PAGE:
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Indian techie awarded $30,000 for finding a bug in Instagram’s mobile recovery flow.
The bug has now been fixed.
Instagram has awarded an Indian techie $30,000 (approx Rs 20,64,500) for finding a bug in the mobile recovery flow of the Facebook-owned photo and video sharing app. Chennai-based security researcher Laxman Muthiyah said that Facebook and Instagram security teams have fixed the issue and rewarded him as a part of their bounty programme. “I reported the vulnerability to the Facebook security team and they were unable to reproduce it initially due to lack of information in my report. After a few emails and proof of concept video, I could convince them the attack is feasible,” Muthiyah wrote in a blog post.
Here’s how he found the bug:
In a nutshell, the hacking was done in three simple steps:
While looking for an account takeover vulnerability, the techie turned his attention to the Instagram forgot password endpoint. This is a process that helps users recover their account password if they have, by chance, forgotten it. Muthiyah first tried to compromise an account through Instagram web, however, due to the strong link-based password reset mechanism, he failed. He then turned his attention towards the mobile recovery flow where he found a susceptible behaviour.
“When a user enters his/her mobile number, they will be sent a six-digit passcode to their mobile number. They have to enter it to change their password. Therefore if we are able to try all the one million codes on the verify-code endpoint, we would be able to change the password for any account,” he said. Muthiyah’s tests show rate limiting, a mechanism put in place to control the amount of incoming and outgoing traffic to or from a network.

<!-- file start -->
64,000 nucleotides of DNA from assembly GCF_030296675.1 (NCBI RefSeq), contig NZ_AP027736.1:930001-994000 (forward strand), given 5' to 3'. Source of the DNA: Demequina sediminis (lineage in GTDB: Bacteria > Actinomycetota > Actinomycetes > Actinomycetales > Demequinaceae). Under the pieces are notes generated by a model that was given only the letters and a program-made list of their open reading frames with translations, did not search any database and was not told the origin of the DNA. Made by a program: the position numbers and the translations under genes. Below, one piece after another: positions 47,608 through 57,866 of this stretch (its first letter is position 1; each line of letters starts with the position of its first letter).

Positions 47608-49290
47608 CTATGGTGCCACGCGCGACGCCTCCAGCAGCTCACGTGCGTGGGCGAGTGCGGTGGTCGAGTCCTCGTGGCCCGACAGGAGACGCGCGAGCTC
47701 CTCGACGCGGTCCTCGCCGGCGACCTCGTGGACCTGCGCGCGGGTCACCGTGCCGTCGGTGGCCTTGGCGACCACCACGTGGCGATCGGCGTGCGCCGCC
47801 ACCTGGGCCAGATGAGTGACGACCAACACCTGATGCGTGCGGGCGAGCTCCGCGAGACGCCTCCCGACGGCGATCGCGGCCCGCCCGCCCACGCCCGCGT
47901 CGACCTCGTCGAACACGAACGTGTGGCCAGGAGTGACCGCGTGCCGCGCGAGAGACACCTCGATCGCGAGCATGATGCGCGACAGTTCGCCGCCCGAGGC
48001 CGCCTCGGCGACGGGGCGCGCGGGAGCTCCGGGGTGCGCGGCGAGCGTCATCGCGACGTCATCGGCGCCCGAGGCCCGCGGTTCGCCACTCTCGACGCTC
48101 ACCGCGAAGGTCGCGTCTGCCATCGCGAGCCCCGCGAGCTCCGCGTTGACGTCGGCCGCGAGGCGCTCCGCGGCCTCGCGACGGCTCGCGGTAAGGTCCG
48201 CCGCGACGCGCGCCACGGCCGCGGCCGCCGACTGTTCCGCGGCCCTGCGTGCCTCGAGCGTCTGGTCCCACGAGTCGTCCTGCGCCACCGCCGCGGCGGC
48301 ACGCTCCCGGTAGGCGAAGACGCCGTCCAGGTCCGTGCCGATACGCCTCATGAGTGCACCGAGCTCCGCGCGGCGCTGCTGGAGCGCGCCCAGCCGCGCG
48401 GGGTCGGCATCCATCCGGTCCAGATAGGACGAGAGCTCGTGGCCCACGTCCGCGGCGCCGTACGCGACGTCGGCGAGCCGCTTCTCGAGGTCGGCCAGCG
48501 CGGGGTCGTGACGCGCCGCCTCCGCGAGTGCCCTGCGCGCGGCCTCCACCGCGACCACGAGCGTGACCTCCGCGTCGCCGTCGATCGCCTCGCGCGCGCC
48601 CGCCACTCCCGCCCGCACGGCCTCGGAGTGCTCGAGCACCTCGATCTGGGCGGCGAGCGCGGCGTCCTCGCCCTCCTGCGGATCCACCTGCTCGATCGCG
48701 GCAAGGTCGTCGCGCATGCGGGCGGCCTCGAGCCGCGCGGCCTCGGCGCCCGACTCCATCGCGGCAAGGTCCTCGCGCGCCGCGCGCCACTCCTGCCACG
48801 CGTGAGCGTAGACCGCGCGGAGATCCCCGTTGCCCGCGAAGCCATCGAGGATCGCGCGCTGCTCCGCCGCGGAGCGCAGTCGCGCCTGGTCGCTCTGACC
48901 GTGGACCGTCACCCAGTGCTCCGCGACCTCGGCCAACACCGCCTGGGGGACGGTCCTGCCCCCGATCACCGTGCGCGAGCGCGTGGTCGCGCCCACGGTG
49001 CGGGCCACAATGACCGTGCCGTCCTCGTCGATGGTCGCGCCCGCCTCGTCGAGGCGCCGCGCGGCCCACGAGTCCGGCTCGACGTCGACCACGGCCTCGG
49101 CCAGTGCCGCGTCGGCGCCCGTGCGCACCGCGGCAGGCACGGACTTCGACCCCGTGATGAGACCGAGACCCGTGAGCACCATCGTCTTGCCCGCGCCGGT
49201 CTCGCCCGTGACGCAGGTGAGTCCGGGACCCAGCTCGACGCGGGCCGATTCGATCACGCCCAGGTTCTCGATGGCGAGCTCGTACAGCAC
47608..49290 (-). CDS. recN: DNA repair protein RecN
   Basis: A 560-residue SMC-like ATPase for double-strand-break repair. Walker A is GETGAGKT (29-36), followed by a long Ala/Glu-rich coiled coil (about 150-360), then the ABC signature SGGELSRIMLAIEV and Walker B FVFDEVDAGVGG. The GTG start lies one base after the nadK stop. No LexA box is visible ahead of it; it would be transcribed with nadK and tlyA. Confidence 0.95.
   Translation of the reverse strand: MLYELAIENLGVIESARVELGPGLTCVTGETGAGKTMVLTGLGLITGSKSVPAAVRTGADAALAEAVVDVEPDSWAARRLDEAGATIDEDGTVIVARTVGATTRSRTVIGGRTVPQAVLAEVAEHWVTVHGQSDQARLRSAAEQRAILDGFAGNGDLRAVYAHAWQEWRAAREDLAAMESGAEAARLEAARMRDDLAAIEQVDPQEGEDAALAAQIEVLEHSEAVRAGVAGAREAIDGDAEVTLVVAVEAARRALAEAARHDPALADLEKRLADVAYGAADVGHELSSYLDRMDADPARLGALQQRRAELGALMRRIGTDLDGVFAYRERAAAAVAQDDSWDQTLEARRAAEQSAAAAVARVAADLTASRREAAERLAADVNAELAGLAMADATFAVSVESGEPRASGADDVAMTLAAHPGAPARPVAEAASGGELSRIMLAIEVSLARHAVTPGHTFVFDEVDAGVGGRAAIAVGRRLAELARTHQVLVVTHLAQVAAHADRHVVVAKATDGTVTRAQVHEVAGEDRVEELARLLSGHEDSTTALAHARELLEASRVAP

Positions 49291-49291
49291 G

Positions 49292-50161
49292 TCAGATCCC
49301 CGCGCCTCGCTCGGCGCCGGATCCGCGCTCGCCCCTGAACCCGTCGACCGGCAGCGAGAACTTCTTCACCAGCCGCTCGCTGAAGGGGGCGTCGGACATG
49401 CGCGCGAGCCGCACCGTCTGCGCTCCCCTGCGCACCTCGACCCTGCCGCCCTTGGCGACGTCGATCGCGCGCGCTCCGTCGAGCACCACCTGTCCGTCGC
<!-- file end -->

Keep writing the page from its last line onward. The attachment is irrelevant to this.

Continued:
He claims that he sent thousands of requests to check whether Instagram’s systems are validating and rate limiting the requests properly. He found he was able to send requests continuously without getting blocked. In order to be able to change the password, he needed the code (which was sent to the account user’s registered mobile number). So there was only one, hit-and-trial, method that could have provided him with success.
“Sending concurrent requests using multiple IPs allowed me to send a large number of requests without getting limited. The number of requests we can send is dependent on concurrency of reqs and the number of IPs we use. Also, I realised that the code expires in 10 minutes, it makes the attack even harder, therefore we need 1000s of IPs to perform the attack,” he explained.
For a single person, it’s very difficult to send so many requests from different IPs in a short span of time, but according to Paul Ducklin, Senior Technologist at Sophos, cyber crooks with one or more botnets at their disposal could probably activate 5000 simultaneous connections from 5000 different IP numbers all over the world at a moment’s notice.
Ducklin says that although Instagram has plugged the flaw to save accounts from this attack if a user receives an account recovery code or a password reset message that you didn’t request, report it. It means that someone other than the user is probably trying to take over the account, hoping that the user won’t notice until after they’ve had a crack at getting in.
This is not the first time that Muthiyah has found a flaw in a Facebook app. In the past, he uncovered a data deletion flaw and a data disclosure bug on Facebook. The first bug meant he could have zapped all photos without knowing a user’s password. The second meant that he could have tricked a user into installing an innocent-looking mobile app that could riffle through all user’s Facebook pictures without being given access to your account.
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